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  • Paramedic

    If you’re a paramedic it pays to learn what you can claim.

    To claim a deduction for work-related expenses:

    • you must have spent the money yourself and weren’t reimbursed
    • it must directly relate to earning your income
    • you must have a record to prove it.

    You can only claim the work-related portion of an expense. You can't claim a deduction for any part of an expense that does not directly relate to earning your income.

    You can use the myDeductions tool in the ATO app to keep track of your expenses and receipts throughout the year.

    Car expenses

    You can’t claim the cost of normal trips between home and work, even if you live a long way from your usual workplace or have to work outside normal business hours – for example, weekend or early morning shifts.

    You can claim the cost of using a car you own when you drive:

    • directly between separate jobs on the same day – for example, from your first job as a paramedic to your second job as a first aid trainer
    • to and from an alternate workplace for the same employer on the same day – for example, travelling from your ambulance station to a meeting at head office
    • from home directly to an alternate workplace – for example, travelling from home to work at a station other than your normal station for the day.

    If you claim car expenses, you can use the logbook method or the cents per kilometre method to calculate your deduction.

    If you use the logbook method, you need to keep a valid logbook to work out the percentage of work-related use along with written evidence of your car expenses.

    If you use the cents per kilometre method, you need to be able to show how you calculated your work-related kilometres and that those kilometres were work related.

    If you claim your work-related car expenses using one of the above methods, you can’t claim any further deductions in the same tax return for the same car. For example, petrol, servicing, and insurance costs.

    Travel expenses

    You can claim travel expenses if you travel away from your home overnight in the course of performing your employment duties – for example, travelling interstate to attend a conference. Travel expenses can include meals, accommodation, fares and incidental expenses you incur when travelling for work.

    You can’t claim a deduction if the travel is paid for, or you are reimbursed by your employer or another person.

    Clothing and laundry expenses (including footwear)

    You can claim the cost to buy, hire, repair or clean clothing if it is:

    • protective – items that have protective features and functions which you wear to protect you from specific risks of injury or illness at work.
    • a compulsory uniform – clothing you are explicitly required to wear by a workplace agreement or policy, which is strictly and consistently enforced, and is sufficiently distinctive to your organisation.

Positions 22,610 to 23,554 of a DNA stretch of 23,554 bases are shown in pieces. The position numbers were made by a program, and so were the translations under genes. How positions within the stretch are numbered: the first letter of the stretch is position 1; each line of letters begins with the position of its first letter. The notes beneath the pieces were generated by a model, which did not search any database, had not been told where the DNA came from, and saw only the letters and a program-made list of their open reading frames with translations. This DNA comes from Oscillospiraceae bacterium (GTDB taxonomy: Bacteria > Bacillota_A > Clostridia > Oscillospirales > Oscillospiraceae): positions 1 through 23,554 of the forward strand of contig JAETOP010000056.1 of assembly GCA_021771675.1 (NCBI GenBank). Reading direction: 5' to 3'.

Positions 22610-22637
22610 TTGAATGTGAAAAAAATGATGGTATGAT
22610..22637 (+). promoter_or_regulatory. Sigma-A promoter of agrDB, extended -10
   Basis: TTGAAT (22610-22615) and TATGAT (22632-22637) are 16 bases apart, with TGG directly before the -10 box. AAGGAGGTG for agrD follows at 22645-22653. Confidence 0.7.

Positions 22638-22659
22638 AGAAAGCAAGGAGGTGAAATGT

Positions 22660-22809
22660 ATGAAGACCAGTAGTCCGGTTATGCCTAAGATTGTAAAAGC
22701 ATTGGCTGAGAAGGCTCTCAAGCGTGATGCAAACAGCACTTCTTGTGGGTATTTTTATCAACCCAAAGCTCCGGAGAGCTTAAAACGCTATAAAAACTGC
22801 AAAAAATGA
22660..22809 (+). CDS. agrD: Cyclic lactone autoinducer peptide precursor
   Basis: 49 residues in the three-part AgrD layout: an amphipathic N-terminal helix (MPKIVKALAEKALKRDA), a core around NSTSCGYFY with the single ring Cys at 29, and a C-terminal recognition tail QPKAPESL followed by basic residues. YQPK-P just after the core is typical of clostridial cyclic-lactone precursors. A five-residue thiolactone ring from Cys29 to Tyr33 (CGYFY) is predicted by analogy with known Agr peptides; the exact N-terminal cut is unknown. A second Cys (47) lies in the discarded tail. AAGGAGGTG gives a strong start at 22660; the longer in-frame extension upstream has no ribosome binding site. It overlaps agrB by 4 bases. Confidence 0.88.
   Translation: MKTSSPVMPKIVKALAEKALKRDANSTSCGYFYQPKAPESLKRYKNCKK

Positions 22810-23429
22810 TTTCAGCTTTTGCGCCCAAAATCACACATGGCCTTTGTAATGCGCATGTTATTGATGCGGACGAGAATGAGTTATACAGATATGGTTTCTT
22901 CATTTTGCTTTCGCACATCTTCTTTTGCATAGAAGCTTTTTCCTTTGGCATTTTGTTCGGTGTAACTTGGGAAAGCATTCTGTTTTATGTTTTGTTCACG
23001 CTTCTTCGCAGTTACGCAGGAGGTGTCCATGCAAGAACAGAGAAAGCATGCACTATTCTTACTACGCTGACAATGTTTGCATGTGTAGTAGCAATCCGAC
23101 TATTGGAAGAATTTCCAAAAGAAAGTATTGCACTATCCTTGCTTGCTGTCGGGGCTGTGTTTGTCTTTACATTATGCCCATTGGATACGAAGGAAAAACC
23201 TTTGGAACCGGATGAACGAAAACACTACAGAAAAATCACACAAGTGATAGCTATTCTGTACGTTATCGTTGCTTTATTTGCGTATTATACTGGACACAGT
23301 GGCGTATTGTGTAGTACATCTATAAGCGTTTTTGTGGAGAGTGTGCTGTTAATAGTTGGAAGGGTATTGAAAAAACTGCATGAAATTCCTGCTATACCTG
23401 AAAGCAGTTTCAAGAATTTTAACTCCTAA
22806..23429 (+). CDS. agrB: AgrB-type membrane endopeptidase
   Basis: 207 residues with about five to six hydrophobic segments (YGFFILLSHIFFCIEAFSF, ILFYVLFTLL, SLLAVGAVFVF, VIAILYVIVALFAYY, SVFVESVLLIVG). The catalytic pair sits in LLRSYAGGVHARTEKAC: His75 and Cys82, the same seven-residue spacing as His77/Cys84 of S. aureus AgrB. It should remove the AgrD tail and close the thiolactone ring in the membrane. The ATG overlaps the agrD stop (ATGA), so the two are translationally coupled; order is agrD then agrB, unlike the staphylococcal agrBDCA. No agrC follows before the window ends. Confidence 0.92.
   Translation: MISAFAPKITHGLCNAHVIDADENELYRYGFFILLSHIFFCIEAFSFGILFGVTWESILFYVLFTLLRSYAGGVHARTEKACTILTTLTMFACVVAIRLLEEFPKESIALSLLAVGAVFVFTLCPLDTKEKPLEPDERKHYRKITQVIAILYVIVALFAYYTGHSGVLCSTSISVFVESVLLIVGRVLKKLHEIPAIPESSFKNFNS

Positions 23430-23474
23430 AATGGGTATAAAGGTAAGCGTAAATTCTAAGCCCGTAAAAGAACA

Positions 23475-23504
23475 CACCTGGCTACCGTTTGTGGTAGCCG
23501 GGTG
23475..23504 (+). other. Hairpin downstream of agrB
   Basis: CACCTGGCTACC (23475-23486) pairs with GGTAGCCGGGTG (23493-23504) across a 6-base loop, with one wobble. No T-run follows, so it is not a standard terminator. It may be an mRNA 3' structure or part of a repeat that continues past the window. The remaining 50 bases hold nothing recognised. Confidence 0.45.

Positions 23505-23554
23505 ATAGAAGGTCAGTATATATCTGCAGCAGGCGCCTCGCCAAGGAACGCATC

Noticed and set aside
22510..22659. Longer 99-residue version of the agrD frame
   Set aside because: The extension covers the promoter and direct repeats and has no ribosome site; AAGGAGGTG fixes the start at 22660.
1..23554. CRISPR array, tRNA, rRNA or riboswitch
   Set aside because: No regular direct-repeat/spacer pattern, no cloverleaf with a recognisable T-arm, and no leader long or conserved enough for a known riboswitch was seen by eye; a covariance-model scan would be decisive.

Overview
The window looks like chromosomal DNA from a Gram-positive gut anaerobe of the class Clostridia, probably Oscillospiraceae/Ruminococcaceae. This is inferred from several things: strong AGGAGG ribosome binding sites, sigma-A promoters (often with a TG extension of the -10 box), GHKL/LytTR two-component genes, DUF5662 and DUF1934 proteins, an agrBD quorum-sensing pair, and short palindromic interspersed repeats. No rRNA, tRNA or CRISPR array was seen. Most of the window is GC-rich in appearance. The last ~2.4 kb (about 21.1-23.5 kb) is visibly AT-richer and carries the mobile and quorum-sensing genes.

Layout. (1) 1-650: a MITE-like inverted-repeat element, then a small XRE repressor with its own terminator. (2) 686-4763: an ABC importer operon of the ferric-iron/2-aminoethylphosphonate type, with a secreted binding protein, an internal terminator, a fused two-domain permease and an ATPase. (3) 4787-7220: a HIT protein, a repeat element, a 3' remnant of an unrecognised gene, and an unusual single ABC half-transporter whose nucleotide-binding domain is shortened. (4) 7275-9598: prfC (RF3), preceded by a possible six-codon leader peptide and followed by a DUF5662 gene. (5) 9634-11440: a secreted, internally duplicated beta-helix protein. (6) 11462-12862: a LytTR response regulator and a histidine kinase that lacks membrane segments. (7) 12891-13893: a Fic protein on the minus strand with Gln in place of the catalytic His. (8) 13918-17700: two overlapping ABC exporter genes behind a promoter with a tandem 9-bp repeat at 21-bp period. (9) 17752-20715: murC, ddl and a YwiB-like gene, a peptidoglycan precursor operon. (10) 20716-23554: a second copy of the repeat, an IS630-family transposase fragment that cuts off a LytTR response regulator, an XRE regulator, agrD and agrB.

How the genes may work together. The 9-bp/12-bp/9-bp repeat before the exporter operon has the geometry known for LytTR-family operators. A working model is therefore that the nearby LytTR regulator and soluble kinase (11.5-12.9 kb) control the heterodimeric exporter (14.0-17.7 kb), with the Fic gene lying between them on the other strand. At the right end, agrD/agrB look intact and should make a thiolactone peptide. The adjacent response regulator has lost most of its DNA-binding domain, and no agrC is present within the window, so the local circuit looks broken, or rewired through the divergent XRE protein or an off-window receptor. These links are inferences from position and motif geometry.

You can’t claim the cost to buy, hire, repair or clean conventional clothing you wear for work, even if your employer requires you to wear it and you only wear these items of clothing at work. 'Conventional clothing' is everyday clothing worn by people – for example, gym attire, plain shirts or sneakers.

    You can’t claim a deduction if your employer pays for or reimburses you for these expenses.

    Meal and snack expenses

    You can’t claim the cost of food, drink or snacks you consume during your normal working hours, even if you receive an allowance. These are private expenses.

    If you receive an overtime meal allowance under an industrial law, award or agreement and it’s included in your assessable income, you can claim the cost of the meal that you buy and eat when you work overtime.

    Fitness expenses

    You can’t claim fitness expenses, such as gym fees, to maintain your fitness.

    In very limited circumstances, you can claim fitness expenses if your role requires you to maintain a fitness level well above the normal paramedic standard and strenuous physical activity is an essential and regular part of your work. For example, paramedics who work in specialist rescue operations and are regularly tested on their fitness, such as vertical access (cliff and building), white water survival and snowfield work.

    Other expenses

    You can claim the work-related portion of other expenses that relate to your employment, including:

    • phone and internet costs, with records showing your work-related use
    • sunscreen, sunhats and sunglasses where your duties require you to spend prolonged periods working outdoors
    • union and professional association fees
    • tools and equipment, such as a stethoscope or a pin watch (if these items cost more than $300, you must claim the cost over a number of years (decline in value))
    • additional costs you incur to renew a special licence or condition on your licence in order to drive the ambulance vehicle – for example, a heavy vehicle permit
    • personal protective equipment you buy, such as gloves, face masks, sanitiser or anti-bacterial spray, as your job required close proximity with patients.

    You can’t claim private expenses such as:

    • getting or renewing your driver’s license
    • attending social functions
    • haircuts or grooming
    • rent or other living expenses – even if you are working at a different station or a remote location for an extended period
    • flu shots and other vaccinations, even if you’re required to have them for work.

    You can’t claim a deduction if the cost was met or reimbursed by your employer.

    This is a general summary only. For more information, go to or speak to a registered tax professional.

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      Last modified: 20 Jun 2022QC 59240